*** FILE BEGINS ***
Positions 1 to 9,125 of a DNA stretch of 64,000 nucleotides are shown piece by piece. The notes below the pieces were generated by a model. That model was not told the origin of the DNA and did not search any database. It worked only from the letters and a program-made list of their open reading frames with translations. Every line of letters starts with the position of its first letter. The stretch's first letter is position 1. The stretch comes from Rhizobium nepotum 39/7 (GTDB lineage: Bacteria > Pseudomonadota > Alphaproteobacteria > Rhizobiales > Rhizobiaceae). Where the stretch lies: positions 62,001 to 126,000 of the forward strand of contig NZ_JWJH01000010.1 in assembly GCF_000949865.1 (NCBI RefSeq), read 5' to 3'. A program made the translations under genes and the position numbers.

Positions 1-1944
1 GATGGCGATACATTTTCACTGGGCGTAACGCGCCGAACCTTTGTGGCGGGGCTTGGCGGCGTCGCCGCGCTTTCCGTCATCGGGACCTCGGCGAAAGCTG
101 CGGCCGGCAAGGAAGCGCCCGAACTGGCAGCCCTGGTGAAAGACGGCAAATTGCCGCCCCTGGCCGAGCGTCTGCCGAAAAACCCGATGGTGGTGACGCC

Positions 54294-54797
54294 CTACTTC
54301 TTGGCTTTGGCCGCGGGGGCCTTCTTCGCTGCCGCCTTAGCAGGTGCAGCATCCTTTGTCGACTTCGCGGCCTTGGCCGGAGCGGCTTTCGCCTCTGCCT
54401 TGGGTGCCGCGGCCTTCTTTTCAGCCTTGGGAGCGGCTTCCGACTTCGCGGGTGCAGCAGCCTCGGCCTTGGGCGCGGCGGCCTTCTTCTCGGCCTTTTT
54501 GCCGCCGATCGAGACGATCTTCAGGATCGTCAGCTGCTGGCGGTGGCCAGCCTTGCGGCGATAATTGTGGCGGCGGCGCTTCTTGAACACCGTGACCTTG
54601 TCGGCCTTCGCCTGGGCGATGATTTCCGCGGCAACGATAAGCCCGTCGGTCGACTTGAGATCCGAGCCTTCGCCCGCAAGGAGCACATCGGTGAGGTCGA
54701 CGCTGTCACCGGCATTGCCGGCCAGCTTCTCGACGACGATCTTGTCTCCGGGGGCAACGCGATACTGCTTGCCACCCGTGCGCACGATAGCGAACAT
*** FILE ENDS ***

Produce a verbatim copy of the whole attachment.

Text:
Positions 1 to 9,125 of a DNA stretch of 64,000 nucleotides are shown piece by piece. The notes below the pieces were generated by a model. That model was not told the origin of the DNA and did not search any database. It worked only from the letters and a program-made list of their open reading frames with translations. Every line of letters starts with the position of its first letter. The stretch's first letter is position 1. The stretch comes from Rhizobium nepotum 39/7 (GTDB lineage: Bacteria > Pseudomonadota > Alphaproteobacteria > Rhizobiales > Rhizobiaceae). Where the stretch lies: positions 62,001 to 126,000 of the forward strand of contig NZ_JWJH01000010.1 in assembly GCF_000949865.1 (NCBI RefSeq), read 5' to 3'. A program made the translations under genes and the position numbers.

Positions 1-1944
1 GATGGCGATACATTTTCACTGGGCGTAACGCGCCGAACCTTTGTGGCGGGGCTTGGCGGCGTCGCCGCGCTTTCCGTCATCGGGACCTCGGCGAAAGCTG
101 CGGCCGGCAAGGAAGCGCCCGAACTGGCAGCCCTGGTGAAAGACGGCAAATTGCCGCCCCTGGCCGAGCGTCTGCCGAAAAACCCGATGGTGGTGACGCC

Positions 54294-54797
54294 CTACTTC
54301 TTGGCTTTGGCCGCGGGGGCCTTCTTCGCTGCCGCCTTAGCAGGTGCAGCATCCTTTGTCGACTTCGCGGCCTTGGCCGGAGCGGCTTTCGCCTCTGCCT
54401 TGGGTGCCGCGGCCTTCTTTTCAGCCTTGGGAGCGGCTTCCGACTTCGCGGGTGCAGCAGCCTCGGCCTTGGGCGCGGCGGCCTTCTTCTCGGCCTTTTT
54501 GCCGCCGATCGAGACGATCTTCAGGATCGTCAGCTGCTGGCGGTGGCCAGCCTTGCGGCGATAATTGTGGCGGCGGCGCTTCTTGAACACCGTGACCTTG
54601 TCGGCCTTCGCCTGGGCGATGATTTCCGCGGCAACGATAAGCCCGTCGGTCGACTTGAGATCCGAGCCTTCGCCCGCAAGGAGCACATCGGTGAGGTCGA
54701 CGCTGTCACCGGCATTGCCGGCCAGCTTCTCGACGACGATCTTGTCTCCGGGGGCAACGCGATACTGCTTGCCACCCGTGCGCACGATAGCGAACAT